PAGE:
Business Owner

 

Alptuğ Önal, a business manager at Önallar Gıda, one of the most famous dairy and delicatessens in Denizli, shared the secrets of the famous butter and smoked yogurt. 

What makes your yogurt and butter different from others?
We see our job as a family heritage and tradition. We use natural tastes without harming it. This is our difference.

How do you provide the main ingredients for your butter?
We obtain cream from five different regions in Turkey to achieve the butter’s ideal color, smell and taste because the variety of greens grown in different locations may affect the milk, hence, the cream of animals. We’re very picky about our provisions. Then, as a painter mixes colors to make a certain color, we mix the ingredients and make the butter. 

What’s the secret of your smoked yogurt?
The smoked yogurt is made from the milk we provide from villagers and farmers around our facilities in the district of Çal. The region’s nearly-1,000 altitude plays an important role in deciding the taste of the milk.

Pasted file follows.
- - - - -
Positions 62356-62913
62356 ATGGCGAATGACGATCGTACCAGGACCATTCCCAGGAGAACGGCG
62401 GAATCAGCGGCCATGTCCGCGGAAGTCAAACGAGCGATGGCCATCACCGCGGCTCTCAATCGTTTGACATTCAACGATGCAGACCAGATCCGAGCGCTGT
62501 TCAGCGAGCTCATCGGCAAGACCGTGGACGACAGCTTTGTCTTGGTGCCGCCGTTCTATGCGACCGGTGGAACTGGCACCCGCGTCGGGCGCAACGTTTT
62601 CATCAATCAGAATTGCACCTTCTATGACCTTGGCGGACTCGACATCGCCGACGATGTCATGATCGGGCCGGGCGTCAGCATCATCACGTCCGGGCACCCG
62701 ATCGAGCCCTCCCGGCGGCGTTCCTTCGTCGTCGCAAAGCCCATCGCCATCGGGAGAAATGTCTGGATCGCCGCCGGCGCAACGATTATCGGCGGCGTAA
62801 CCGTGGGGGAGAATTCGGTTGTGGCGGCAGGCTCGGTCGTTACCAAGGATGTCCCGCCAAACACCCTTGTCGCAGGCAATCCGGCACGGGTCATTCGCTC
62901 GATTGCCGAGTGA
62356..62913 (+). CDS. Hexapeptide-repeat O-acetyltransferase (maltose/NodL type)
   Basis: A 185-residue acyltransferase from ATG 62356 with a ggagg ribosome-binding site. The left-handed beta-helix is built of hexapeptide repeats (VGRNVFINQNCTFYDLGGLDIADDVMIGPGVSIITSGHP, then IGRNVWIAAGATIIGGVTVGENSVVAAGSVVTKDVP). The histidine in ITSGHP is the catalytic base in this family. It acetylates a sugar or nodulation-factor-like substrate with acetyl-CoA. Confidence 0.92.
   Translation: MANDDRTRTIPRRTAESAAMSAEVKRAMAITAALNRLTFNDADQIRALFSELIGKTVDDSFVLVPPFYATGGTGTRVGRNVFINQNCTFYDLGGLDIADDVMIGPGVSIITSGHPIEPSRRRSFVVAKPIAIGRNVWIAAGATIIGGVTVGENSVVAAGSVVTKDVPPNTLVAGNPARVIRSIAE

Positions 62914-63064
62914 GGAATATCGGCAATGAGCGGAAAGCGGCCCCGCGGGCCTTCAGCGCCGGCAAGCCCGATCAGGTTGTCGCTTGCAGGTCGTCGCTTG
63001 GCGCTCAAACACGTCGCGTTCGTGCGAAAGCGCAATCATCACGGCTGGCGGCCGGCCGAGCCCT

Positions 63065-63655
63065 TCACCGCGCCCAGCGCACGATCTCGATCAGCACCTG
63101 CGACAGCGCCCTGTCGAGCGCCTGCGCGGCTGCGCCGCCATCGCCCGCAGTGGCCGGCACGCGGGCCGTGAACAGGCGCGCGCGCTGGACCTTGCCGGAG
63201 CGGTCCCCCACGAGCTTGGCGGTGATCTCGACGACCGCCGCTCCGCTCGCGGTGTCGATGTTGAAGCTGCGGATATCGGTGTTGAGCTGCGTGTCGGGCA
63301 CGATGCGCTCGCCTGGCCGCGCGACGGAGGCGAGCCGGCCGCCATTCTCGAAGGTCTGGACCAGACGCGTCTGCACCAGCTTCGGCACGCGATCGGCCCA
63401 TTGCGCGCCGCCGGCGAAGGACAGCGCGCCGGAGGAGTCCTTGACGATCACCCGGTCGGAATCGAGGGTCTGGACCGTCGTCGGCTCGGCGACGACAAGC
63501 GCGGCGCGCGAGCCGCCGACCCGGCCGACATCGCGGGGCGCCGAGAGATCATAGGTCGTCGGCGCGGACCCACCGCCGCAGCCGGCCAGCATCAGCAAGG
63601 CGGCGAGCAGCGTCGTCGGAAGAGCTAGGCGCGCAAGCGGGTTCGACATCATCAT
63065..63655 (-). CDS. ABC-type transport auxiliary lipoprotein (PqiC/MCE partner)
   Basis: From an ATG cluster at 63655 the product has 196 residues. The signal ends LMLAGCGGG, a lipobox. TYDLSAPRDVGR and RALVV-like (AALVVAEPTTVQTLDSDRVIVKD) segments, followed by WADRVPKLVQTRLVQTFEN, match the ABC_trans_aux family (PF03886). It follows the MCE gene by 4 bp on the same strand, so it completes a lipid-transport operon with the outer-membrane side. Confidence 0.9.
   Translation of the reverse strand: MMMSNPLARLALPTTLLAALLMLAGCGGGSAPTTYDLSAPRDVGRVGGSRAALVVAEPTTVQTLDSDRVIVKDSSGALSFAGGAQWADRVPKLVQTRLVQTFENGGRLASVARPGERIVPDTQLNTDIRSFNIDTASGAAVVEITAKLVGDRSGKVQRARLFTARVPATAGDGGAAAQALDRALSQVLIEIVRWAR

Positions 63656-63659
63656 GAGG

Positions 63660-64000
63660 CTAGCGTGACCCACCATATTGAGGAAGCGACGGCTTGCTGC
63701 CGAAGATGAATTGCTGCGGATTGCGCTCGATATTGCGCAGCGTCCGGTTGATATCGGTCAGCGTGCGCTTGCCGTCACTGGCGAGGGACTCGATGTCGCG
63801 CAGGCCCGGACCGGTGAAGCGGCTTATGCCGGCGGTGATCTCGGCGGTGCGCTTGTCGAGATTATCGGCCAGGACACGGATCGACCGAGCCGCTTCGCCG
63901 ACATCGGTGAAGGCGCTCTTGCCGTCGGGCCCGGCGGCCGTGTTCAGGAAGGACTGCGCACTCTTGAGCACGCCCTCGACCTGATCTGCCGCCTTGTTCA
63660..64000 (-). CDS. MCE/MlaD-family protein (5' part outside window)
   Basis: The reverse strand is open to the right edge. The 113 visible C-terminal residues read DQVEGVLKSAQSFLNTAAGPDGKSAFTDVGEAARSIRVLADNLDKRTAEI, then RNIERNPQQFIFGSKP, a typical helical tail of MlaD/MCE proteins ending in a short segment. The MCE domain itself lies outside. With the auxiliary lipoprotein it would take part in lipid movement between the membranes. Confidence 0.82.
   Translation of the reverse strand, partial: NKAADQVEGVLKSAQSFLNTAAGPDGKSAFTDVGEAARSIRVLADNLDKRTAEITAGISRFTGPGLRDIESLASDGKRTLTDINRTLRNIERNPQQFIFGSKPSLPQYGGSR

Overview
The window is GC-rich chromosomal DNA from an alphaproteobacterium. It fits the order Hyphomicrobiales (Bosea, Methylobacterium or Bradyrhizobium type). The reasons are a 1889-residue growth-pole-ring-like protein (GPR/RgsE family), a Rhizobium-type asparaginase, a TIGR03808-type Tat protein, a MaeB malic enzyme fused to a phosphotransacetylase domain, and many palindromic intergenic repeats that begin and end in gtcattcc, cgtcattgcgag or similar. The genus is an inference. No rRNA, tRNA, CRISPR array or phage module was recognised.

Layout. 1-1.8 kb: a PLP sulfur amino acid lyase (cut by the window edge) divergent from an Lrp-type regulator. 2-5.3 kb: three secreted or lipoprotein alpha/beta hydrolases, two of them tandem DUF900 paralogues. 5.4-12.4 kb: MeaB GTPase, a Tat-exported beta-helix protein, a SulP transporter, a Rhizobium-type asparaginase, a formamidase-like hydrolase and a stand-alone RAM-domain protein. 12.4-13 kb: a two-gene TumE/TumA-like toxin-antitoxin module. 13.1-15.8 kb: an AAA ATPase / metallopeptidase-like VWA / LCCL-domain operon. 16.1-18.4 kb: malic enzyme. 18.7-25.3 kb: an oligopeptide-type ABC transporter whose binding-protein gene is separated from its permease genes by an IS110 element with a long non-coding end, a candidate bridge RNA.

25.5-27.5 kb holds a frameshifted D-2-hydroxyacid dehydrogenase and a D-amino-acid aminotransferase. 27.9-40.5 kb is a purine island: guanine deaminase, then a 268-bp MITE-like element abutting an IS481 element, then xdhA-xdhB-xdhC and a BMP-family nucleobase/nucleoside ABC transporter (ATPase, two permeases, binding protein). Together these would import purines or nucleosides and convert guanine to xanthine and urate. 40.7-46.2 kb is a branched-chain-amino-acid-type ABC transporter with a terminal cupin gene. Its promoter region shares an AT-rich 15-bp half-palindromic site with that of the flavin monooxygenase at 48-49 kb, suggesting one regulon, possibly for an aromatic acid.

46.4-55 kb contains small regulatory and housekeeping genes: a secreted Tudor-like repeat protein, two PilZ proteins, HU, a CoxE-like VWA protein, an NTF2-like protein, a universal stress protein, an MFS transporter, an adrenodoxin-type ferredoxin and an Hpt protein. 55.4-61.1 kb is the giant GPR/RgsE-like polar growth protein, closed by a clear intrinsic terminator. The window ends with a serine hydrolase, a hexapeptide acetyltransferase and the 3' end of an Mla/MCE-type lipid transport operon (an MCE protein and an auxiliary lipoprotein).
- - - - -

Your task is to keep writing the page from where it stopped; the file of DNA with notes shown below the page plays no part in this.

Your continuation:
What are your goals in branding? We’ll complete the final touches on the promotion of nearly 60 years of experience and now-third generation family culture, and offer it to a more general group of people’s liking. As you know, if you’re producing local and special products, the promotion may come a bit later. Our brand’s primary goal is to meet the necessities and possible future demands of the next generation as meticulously and carefully as they’re now. 

 

What’s the must-eat dish for a visitor in Denizli?
Tandoori kebab and semolina halva with butter. These two dishes are really great; you’d regret leaving the city without trying them.